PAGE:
The Big East Can Get Off Its Knees for Notre Dame in Ten Years

Saturday, December 20, 2008

Paul Zeise kindly took reader questions about the Pitt football program in the Pittsburgh Post-Gazette. The first question focuses Notre Dame's affiliation with the Big East Conference:

Q: Do you think it's time for the Big East to give Notre Dame an ultimatum to either join the conference in football or get out completely?
G. Simon, Houston, Texas

ZEISE: No, there are far more benefits to being aligned with Notre Dame than the other way around and frankly the Big East doesn't have enough brand name teams to stand on its own and start making demands. Maybe ten years from now, but not quite yet. And don't forget Notre Dame is playing against Pitt, against Connecticut, against Syracuse (and they wanted to play Rutgers but of course, Rutgers being Rutgers declined an eight-year deal to play four at Notre Dame and four at the new Giants Stadium because Rutgers wanted the games on campus, which is ridiculous. The amount of money and exposure and the guaranteed national television appearance which would have come from playing at Giants Stadium against Notre Dame would have been far more than any home game against Army or Morgan State or whatever rent-a-win opponent Rutgers wants to bring to its campus) -- so those teams are benefiting from being aligned with Notre Dame (you don't think Pitt's entire strategy for selling season ticket packages next year is going to be built around the Notre Dame ticket? And you don't think there is at least one guaranteed national television appearance on the schedule because it is Pitt-Notre Dame). The one or two bowl games every so often the Big East might lose to Notre Dame is well worth the negotiating power being aligned with Notre Dame has given them. Again, at some point, perhaps the Big East can stand on its own, but that time is not right now.

All in all, I tend to agree with Zeise's assessment, although I think it's a little harsh. I do think the Big East is well within its rights to "make demands" regardless of the brand name quality of the schools that make up the conference.

Notre Dame is 2-3 against the reconstituted Big East since 2004. Granted, all five of those games are against Pittsburgh and Syracuse, but it serves to prove the point that Notre Dame doesn't light up the Big East on a consistent basis, and is in fact comparable to the conference teams.

Regarding the Rutgers scheduling situation, I think the right call was made. Rutgers has poured a significant amount of money into their athletic facilities and they should be utilized accordingly, especially for "big game" events such as a match-up with the Fighting Irish. It's understandable that Notre Dame would want to to face off at the meadowlands, and out of four trips to New Jersey, I could see possibly two games being played there. But for Notre Dame to walk away from the agreement unless all the games were played at the home of the New York Giants/Jets is arrogant at best.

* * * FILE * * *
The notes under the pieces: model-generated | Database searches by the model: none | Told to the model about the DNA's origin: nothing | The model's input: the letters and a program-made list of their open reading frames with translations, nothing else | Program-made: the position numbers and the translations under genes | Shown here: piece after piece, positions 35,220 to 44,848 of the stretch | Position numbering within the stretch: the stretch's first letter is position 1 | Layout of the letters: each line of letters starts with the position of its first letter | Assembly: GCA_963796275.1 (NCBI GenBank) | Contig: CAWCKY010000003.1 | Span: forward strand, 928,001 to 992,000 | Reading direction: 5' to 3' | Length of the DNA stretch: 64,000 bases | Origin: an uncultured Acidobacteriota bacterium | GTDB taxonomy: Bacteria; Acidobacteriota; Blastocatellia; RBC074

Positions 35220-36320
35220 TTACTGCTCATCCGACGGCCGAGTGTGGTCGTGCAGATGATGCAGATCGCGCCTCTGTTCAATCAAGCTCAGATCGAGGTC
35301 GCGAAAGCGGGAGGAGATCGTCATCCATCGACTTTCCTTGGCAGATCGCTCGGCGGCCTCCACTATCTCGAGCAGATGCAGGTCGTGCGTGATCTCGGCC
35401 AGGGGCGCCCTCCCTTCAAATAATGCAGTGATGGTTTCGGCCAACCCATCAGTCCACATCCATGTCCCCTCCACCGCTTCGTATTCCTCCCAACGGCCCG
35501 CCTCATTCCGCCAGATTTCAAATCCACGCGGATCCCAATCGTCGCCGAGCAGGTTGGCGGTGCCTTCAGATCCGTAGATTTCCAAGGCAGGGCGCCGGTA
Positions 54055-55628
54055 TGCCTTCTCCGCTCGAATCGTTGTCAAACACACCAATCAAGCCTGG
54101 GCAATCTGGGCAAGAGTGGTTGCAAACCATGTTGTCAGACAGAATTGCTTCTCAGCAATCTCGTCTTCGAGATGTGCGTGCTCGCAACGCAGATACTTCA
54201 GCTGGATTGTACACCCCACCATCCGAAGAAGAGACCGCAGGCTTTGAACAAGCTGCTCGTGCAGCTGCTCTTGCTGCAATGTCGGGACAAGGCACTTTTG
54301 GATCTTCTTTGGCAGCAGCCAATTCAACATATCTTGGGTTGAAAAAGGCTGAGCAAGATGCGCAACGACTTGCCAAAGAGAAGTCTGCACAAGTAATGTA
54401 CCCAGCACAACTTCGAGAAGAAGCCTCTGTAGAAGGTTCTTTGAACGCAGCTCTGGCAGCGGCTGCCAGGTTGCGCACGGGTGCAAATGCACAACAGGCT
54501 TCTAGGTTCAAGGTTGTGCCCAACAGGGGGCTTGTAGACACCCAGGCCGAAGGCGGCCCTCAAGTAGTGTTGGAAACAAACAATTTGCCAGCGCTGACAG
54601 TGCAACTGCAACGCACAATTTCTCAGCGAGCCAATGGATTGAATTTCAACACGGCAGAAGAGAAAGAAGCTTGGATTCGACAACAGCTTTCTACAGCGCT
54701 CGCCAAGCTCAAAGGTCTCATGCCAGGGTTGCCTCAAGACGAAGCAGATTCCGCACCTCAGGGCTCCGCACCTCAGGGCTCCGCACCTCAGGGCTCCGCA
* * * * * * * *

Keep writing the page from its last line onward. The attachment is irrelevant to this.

UCONN took a different tact with Notre Dame by scheduling a 10 game home and "sort of home" series between the two institutions. The Huskies, with the support of the Connecticut state legislature, ultimately decided to play their "home" games against the Irish at Gillette Stadium in Foxborough, MA and the Meadowlands in New Jersey. The concern for the state legislature was that UCONN's home stadium, Rentschler Field, is a tax payer funded facility that should be utilized to draw fans to the state and surrounding areas in an effort to spur economic activity. The upshot though, still has UCONN playing six homes games at Rentschler under the agreement with the state legislature, paving the way for the Notre Dame agreement.

I can't disagree with either school's approach to negotiating with Notre Dame. Rutgers did not feel it was appropriate to play Notre Dame anywhere else beside their home field, and UCONN felt otherwise.

There is no question that Notre Dame is on excellent footing by being an unaffiliated football program. It stings to know that they call the Big East Conference home for all sports besides football, but one can't fault the Irish program for capitalizing independently off of their brand name. The recent quality of Fighting Irish football has called into question the validity of not being affiliated with a conference, and the Big East's resilience in the face of teams departing for the ACC, has opened up the idea of Notre Dame potentially joining the likes of traditional programs such as Pitt, Rutgers, Syracuse, and others. It will be interesting to see what transpires at the conclusion of next season, when Notre Dame's television contract with NBC expires. Will the Big East make the potential ultimatum that the reader (above) makes reference to?